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Tag: Youth Climate Movement

Youth “Roars” with Courage for Climate Action, World Leaders Fumble Over Future

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“Africa Roars” Aerial Art by John Quigley

Once again, in the shadows of COP15, it’s the young people from across the world, taking a stand, “roaring” for a binding global agreement and climate action.  Sometimes it is through the art and the voice of the people, especially the youth, where change can easily take root-as seen by the impact of art, especially aerial art, to communicate a “higher” vision.  The youth refuse to accept the prospect of a toothless treaty from leaders that claim to represent them at COP17. With their future under threat, young people are making their presence felt and their voices heard at the UN climate talks in Durban, South Africa.

As climate talks heat up in this second week, some nations are still uncertain about extending the Kyoto Protocol (KP), which is set to expire at the end of 2012 Young people are calling for a second commitment period of the Kyoto Protocol to be implemented immediately to provide a bridge to a new, more comprehensive climate treaty by 2015.

Tom Youngman, 18, from Bath, UK said: “A second commitment period of the Kyoto Protocol is essential. The leaders of polluting nations have run out of excuses. We are running out of time. We need a legally binding agreement now to ensure a safe future for us and future generations. The Kyoto Protocol isn’t perfect, but it serves as an essential bridge to a new more holistic treaty. Under its watchful eye we’ve seen a transition in the way we live our lives – being ‘green’ is now thoroughly mainstream. It is essential leaders work together today to sign this treaty and protect our future. We stand with the leaders of vulnerable states that struggle to get their voice heard at these conferences when making this statement.”

This week, hundreds of young people have flooded the Durban conference centre playing host to COP17, the UN’s annual climate summit, donning t-shirts emblazoned ‘I ♥ KP’. Even leading negotiators have worn ‘I ♥ KP’ t-shirts and ties, showing that support for this treaty is widespread.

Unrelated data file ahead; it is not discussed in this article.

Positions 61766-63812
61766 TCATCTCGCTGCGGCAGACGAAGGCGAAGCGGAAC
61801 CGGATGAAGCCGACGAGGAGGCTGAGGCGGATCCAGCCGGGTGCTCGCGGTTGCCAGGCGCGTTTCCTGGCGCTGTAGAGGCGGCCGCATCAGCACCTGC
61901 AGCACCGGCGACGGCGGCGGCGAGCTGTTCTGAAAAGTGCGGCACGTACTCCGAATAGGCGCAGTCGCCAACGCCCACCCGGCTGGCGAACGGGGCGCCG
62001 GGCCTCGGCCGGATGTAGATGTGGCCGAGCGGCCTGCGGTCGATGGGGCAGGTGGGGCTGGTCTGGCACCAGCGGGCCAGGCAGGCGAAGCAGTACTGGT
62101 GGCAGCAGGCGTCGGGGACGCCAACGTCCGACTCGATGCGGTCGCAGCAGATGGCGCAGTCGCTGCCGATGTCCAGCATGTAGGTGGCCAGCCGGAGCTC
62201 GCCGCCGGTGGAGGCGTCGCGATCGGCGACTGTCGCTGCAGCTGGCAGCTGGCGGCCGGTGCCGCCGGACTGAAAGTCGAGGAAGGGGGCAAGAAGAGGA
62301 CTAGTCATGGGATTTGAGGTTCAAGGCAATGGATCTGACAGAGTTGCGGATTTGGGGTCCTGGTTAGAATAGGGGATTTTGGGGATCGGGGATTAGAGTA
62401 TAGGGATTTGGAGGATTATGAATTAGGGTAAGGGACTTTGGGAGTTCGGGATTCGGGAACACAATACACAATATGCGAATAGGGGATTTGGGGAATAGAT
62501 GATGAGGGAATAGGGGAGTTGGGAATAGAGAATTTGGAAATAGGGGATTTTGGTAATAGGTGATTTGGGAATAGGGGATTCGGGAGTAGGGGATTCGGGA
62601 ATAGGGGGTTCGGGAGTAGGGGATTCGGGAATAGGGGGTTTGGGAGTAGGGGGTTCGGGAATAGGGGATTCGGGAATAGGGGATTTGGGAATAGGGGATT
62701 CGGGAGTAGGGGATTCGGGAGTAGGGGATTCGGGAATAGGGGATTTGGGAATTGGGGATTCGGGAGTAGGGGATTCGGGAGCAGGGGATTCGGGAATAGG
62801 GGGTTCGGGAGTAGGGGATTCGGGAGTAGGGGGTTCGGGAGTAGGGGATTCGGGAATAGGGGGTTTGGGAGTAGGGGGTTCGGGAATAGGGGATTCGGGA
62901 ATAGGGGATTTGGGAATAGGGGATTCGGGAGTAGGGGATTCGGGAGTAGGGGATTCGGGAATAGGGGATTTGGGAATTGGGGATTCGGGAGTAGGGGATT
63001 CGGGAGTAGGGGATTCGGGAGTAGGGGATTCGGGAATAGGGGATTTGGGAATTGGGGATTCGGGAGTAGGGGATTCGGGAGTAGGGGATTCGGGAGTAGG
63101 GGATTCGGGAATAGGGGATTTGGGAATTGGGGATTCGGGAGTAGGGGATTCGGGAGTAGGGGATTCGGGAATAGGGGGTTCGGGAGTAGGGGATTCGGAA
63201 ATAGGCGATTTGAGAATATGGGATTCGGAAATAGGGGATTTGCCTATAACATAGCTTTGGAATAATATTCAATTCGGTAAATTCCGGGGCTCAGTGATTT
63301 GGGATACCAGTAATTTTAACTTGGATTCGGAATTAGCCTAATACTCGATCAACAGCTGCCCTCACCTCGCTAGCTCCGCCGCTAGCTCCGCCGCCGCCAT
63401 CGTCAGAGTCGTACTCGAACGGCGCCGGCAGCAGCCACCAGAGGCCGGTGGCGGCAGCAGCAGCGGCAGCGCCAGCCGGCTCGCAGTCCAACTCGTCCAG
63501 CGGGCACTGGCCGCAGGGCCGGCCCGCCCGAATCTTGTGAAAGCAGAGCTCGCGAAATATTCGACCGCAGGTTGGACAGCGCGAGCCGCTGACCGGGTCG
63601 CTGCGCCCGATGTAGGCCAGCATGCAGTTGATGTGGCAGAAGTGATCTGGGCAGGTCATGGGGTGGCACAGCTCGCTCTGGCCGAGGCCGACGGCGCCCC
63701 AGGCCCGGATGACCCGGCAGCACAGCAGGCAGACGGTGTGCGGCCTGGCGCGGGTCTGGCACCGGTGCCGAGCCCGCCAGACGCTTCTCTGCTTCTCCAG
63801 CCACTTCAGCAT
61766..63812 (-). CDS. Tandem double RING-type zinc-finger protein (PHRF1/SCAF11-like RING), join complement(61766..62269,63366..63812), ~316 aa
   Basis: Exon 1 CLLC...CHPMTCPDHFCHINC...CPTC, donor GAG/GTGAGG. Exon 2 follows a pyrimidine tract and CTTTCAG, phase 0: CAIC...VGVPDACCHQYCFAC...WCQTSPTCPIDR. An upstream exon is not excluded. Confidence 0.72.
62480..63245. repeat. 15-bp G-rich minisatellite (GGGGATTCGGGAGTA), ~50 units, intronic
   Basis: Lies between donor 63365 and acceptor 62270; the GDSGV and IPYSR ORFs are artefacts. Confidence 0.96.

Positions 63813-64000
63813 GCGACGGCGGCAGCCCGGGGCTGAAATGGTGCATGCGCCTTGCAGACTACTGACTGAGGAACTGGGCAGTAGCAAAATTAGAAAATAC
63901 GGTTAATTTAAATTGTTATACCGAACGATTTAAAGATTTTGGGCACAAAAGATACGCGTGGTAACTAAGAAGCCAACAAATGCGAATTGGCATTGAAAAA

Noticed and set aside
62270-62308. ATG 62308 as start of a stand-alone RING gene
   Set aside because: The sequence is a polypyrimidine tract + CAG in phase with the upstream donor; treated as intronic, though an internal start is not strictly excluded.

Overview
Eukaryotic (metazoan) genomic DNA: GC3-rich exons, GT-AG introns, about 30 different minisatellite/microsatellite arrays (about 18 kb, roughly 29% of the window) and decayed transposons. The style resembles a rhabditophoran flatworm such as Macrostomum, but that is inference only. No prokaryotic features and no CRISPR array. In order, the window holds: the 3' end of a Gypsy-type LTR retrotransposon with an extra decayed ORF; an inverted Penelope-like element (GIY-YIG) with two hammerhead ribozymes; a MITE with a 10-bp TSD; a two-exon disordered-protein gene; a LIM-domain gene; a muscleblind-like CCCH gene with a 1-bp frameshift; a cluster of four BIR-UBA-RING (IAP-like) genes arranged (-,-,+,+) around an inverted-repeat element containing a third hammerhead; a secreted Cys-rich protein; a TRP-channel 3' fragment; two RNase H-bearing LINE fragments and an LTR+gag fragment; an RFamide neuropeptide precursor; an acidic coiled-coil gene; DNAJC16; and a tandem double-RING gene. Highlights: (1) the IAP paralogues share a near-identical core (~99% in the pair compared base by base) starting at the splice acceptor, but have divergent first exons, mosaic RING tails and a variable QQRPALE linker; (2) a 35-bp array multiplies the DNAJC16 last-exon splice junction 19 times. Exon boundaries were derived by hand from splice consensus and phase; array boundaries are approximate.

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This support was echoed by a negotiator speaking on behalf of the Africa group, speaking in the plenary session, who stated: “We will not let African soil become the graveyard for the Kyoto Protocol.”

A recent report by the International Energy Agency (IEA) warned that we have five years to prevent irreversible changes in our climate and catastrophic impacts on humanity. Young people echo the report’s findings in stressing the urgency of the situation and the necessity of a second commitment period of the Kyoto Protocol in Durban.

“The Maldives are already experiencing adverse impacts of climate change in the form of issues of food security, water scarcity, and dengue epidemics. The economy is totally dependent on natural resources. Already, the beaches on which we depend are eroding and coral reefs being bleached due to rise in sea surface temperatures.” said Aisha Niyaz, age 29, who has travelled from the Maldives to stand up for her and her community’s survival as part of global youth at the UN climate talks in Durban, South Africa. “The Maldives was the first country to raise the issue of climate change in a UN general assembly. Without new legally binding commitments to act on climate change, our nation is doomed. Its future would be non-existent.”

The omnipresence of the “I ♥  KP” slogan is a symbolic call to negotiators to put politics aside and to remember what is at stake— lives and livelihoods of people and communities across the globe. By wearing the shirts throughout the negotiation halls, young people are reminding negotiators of the urgency in passing a fair, ambitious and binding climate treaty in Durban.